There is no doubt that women have some potentials and rights to contribute meaningfully to the development of their country. Therefore, the Nigerian government should work towards achieving gender equality in democratic governance, increase women participation and access to politics. It must be realized that the role of women as home makers cannot be down played in that it equally has an extended impact on their responsibility in service, the women touch anywhere cannot be matched.

Argument in Favour of Nigerian Women Participation in Nigerian Politics

According to Aderiye (2009)”Women and politics he said” in Nigeria today, the exemplary roles and relevance of women public administrators and quality governance have been clearly demonstrated.

Nigerian women should be allowed a place in our politics because they have led the country out of her pariah status once again. The likes of Mrs. Abigail Ukpabi who championed the constituent assembly in the outlawing of discriminating provisions to include protection from sex discrimination, the likes of Dr. Oby Ezekwesli (madam due process) have demonstrated the ability of women as catalyst for total change from the unacceptable. These women earlier mentioned are embodiment of probity, in own body polity. They worked as a team to remove Nigeria from her pariah status. Their God endowed wisdom has directed the course of economy, legislation and good governance of this country.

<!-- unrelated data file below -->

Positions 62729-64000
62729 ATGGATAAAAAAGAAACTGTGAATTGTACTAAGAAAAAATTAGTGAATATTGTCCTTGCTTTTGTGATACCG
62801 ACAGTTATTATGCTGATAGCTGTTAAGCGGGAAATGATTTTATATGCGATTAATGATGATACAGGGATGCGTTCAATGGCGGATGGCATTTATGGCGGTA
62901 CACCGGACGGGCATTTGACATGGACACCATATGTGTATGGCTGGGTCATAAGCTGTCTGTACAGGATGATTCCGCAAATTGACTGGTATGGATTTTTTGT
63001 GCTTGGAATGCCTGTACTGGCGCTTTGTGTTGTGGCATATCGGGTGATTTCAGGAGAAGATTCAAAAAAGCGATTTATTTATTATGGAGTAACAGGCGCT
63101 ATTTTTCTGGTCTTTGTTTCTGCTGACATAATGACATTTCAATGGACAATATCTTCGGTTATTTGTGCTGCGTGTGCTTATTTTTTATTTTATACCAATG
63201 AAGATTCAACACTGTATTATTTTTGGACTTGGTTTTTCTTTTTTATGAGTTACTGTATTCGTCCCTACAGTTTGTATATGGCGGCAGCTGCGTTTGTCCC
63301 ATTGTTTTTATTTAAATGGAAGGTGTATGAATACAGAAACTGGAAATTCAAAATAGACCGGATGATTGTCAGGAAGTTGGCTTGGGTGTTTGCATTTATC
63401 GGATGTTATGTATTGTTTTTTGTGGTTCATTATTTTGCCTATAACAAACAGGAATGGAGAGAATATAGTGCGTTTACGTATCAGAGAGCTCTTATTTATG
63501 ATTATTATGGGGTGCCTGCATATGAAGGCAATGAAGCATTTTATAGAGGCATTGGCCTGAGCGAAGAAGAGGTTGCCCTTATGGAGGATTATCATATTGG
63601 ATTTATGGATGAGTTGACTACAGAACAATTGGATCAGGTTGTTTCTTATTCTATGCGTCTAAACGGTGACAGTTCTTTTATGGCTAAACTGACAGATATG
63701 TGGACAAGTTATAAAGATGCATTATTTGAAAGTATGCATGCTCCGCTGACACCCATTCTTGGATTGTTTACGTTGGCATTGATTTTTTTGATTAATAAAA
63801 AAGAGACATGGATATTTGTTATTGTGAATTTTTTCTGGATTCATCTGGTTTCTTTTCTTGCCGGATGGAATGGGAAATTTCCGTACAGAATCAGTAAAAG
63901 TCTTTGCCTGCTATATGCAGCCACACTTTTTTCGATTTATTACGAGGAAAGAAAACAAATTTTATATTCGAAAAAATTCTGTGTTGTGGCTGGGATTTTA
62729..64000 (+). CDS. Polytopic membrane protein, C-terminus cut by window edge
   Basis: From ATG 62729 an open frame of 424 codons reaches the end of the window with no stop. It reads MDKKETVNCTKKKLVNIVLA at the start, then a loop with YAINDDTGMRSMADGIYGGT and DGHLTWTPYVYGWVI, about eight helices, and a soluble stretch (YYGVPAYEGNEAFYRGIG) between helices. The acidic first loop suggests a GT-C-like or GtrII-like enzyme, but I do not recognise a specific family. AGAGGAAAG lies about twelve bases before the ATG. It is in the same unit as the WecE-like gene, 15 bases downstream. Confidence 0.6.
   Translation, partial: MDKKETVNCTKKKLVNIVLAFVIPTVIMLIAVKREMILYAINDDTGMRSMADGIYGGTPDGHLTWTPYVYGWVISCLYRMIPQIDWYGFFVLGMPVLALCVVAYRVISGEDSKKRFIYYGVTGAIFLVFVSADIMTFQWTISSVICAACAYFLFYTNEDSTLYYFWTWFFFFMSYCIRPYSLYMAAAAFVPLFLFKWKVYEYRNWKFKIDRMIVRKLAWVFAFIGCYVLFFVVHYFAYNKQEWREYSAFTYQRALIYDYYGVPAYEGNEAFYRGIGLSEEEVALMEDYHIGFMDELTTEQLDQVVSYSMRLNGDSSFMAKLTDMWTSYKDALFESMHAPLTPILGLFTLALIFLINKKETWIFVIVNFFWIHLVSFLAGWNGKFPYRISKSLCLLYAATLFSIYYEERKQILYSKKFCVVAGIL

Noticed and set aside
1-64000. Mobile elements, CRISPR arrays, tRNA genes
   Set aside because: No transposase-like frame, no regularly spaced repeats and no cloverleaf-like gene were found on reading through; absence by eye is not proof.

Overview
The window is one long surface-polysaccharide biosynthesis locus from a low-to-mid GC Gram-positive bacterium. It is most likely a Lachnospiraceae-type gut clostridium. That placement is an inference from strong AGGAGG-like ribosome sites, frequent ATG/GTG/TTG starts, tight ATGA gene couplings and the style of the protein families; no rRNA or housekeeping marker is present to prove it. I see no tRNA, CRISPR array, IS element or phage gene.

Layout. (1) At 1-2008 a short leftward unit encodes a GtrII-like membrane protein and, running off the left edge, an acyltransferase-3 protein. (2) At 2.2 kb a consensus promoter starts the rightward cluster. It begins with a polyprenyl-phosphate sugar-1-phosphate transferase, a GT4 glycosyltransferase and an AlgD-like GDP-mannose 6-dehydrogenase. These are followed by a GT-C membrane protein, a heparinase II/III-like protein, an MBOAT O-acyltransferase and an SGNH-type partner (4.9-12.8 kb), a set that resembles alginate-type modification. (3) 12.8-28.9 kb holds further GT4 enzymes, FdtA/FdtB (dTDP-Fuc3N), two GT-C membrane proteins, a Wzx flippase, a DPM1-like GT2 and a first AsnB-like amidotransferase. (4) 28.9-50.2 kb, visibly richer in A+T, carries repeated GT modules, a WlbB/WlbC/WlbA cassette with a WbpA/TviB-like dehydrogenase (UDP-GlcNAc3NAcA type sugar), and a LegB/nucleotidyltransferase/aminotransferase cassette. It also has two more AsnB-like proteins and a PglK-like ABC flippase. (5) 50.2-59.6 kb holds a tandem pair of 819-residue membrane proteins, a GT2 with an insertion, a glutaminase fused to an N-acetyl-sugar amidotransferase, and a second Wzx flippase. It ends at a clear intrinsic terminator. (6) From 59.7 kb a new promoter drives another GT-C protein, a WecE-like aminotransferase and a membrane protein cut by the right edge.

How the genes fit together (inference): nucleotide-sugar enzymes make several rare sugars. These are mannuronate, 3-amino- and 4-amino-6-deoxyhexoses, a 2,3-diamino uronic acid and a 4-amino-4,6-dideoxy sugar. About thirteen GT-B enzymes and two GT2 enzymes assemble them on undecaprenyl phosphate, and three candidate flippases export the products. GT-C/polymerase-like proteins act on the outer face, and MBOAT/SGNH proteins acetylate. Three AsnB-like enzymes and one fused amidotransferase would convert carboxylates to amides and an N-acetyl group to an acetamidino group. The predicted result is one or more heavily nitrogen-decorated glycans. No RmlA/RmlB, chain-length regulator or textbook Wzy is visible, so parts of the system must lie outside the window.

According to Matynia (1995)” Women movement in global perspective, Amritsa, West view press, said “Women are led by moral examples to preserve their countries entity and values.” Women have proved their ability to lead with foresight to foresee and forestall inevitable problems that can arise now and in future. She foresees a situation where some country’s president or vice president will be women in the near future. She can see the hope of ` raising positive society in the negative world despite the wide gap between men and women in public offices.

Mr. Adebunmi (2004) “The realistic position of women in Nigeria politics,” said “That the best in life comes in small packages. Rome was not built in a day and of course the journey of one million miles starts in a step. Women today in Africa and Nigeria in particular are grateful to God, the federal government, the state and local governments for president recognition of women folk especially the 7 in appointive positions”.

Position of women in Nigerian Politics:

That women are politically oppressed by their male counterparts in Nigeria is not in doubt. In Nigeria politics, the issue has always been that a woman politician still has natural roles as a wife, mother, daughter and mother or daughter in-law here in Nigeria.

However, in ancient times, Nigerian women had excelled in the field of politics and decision making. She is replete with outstanding women like Queen Amina of Zaria, The Omu of Onitsha, Madame Tinubu of Lagos, Chief Mrs. Funmilayo Kuti, Mrs Bolarinwa of Action group and the likes. These materials commanded vast resources and wielded political leadership. They probably did more than the men folk.